China Quandry – Can you explain this?

May 15, 2009 6:01 am

It seems that there is more than one cliff when it comes to the global economies these days. Green Shoots are turning to Green Ooze right before our eyes. Yet, no matter what the news, stock markets seem to like that there is…well news, I suppose.

Here is an sample of a data point that should have been cause for consternation, yet China markets are moving higher overnight.

Investment dropped 22.5 percent to $5.89 billion in April, the commerce ministry said at a briefing in Beijing today. That compares with a 9.5 percent decline in March. For the first four months of this year, spending fell 21 percent to $27.67 billion.

The comment by Mr. Cohen that is nothing more than information we have heard a thousand times since the November stimulus package was unveiled by Premier Wen Jiabao. This is a NEW data point, isn’t it?

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Full text of article:

May 15 (Bloomberg) — Foreign direct investment in China fell for a seventh month from a year earlier as companies cut spending to weather the world’s worst financial crisis since World War II.

Investment dropped 22.5 percent to $5.89 billion in April, the commerce ministry said at a briefing in Beijing today. That compares with a 9.5 percent decline in March. For the first four months of this year, spending fell 21 percent to $27.67 billion.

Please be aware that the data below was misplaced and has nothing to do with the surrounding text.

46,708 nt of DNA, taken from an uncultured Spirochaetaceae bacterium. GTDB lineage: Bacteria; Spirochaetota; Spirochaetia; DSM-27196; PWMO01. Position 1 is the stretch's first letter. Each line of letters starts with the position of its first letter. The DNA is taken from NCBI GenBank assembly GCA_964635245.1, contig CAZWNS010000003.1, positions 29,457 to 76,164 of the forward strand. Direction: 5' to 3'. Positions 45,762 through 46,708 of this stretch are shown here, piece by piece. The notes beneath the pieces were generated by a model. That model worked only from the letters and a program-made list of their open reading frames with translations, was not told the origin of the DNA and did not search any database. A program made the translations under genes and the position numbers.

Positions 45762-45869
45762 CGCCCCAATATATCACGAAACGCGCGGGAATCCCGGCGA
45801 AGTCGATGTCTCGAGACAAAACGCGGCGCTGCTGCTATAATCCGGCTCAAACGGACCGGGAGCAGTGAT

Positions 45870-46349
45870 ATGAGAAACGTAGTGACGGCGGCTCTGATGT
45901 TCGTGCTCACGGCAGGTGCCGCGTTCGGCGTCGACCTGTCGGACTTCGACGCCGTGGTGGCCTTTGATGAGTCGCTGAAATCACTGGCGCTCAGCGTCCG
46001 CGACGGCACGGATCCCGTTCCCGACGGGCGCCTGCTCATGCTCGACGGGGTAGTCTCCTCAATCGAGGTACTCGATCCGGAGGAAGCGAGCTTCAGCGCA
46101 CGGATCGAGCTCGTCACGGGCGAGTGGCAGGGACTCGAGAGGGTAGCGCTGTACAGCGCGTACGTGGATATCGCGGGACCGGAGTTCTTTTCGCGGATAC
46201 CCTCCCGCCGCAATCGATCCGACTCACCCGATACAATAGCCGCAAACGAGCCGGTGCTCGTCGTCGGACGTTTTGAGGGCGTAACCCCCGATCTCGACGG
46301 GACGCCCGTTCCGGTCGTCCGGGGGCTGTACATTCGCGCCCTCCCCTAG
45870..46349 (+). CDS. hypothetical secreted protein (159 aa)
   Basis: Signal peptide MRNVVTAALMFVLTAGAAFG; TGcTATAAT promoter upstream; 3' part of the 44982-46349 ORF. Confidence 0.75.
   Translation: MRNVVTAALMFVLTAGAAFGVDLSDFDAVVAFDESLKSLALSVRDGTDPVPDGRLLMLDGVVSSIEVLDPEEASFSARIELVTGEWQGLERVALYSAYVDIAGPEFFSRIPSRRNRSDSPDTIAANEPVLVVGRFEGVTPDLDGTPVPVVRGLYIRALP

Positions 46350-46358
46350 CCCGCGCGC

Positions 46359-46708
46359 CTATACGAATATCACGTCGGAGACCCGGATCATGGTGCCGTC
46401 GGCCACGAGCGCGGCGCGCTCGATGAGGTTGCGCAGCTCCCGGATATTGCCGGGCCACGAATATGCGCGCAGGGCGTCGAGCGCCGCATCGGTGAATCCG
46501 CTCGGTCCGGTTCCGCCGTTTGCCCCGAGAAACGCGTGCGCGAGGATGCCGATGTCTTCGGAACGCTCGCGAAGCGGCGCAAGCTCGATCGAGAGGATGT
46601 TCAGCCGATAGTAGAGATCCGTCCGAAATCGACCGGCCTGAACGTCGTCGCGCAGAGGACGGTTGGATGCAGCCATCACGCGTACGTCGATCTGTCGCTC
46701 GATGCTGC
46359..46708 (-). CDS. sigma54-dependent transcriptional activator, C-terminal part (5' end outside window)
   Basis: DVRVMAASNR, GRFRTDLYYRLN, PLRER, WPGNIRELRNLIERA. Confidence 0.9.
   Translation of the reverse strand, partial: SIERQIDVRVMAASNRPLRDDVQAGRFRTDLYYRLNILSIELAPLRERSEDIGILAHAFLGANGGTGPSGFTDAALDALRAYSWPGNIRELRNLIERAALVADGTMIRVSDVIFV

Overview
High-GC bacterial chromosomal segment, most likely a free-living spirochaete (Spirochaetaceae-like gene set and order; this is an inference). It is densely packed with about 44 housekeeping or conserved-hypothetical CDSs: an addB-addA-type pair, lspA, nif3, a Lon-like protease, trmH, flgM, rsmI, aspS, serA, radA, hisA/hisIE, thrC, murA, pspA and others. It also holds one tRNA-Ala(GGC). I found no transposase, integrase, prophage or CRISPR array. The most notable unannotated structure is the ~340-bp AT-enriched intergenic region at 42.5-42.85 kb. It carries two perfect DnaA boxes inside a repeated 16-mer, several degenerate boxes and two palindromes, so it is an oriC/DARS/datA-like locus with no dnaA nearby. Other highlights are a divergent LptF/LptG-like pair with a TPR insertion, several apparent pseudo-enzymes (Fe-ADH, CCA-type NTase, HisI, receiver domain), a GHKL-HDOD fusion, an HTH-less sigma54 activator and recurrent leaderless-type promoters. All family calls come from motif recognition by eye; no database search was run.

Premier Wen Jiabao’s 4 trillion yuan ($586 billion) stimulus plan may counter weaker investment by Chinese and foreign companies and revive the world’s third-biggest economy. Spending on factories and property surged 30.5 percent in the first four months and new lending climbed to a record, data this week showed.

“This is a reflection of multinational companies around the world tightening their belts,” said David Cohen, an economist with Action Economics in Singapore. “The weakness is being offset by the fiscal stimulus measures of the Chinese government.”

Businesses that are partly or entirely foreign owned account for 30 percent of industrial output, 55 percent of trade and 11 percent of urban jobs, according to the commerce ministry.

“The decline is in line with the global economic crisis, showing the effect of the world recession on investments,” commerce ministry spokesman Yao Jian said at a briefing in Beijing.

Currency Gains

Besides the credit crunch, investors’ reduced expectations for the yuan to appreciate are discouraging inflows of capital, according to Wang Tao, an economist at UBS AG in Beijing. She expects “smaller but sizable foreign direct investment inflows in 2009, with a continued rise in Chinese investment abroad.”

The government has stalled gains by the currency against the dollar since July last year, aiding exporters of toys, clothes and electronics after global demand collapsed.

China recorded a 40.6 percent drop in new registrations by foreign companies in the first quarter from a year earlier, the State Administration for Industry and Commerce said in a report released this week.

Not all companies are holding back on investment as the government spurs demand by providing subsidies for purchases of vehicles and home appliances.

Volkswagen AG, the biggest overseas carmaker in China, and its local partner, China FAW Group Corp., will invest 550 million euros ($737 million) expanding capacity at a plant in western Chengdu city, the Chinese automaker said May 8. China’s vehicle sales have topped those in the U.S. this year.

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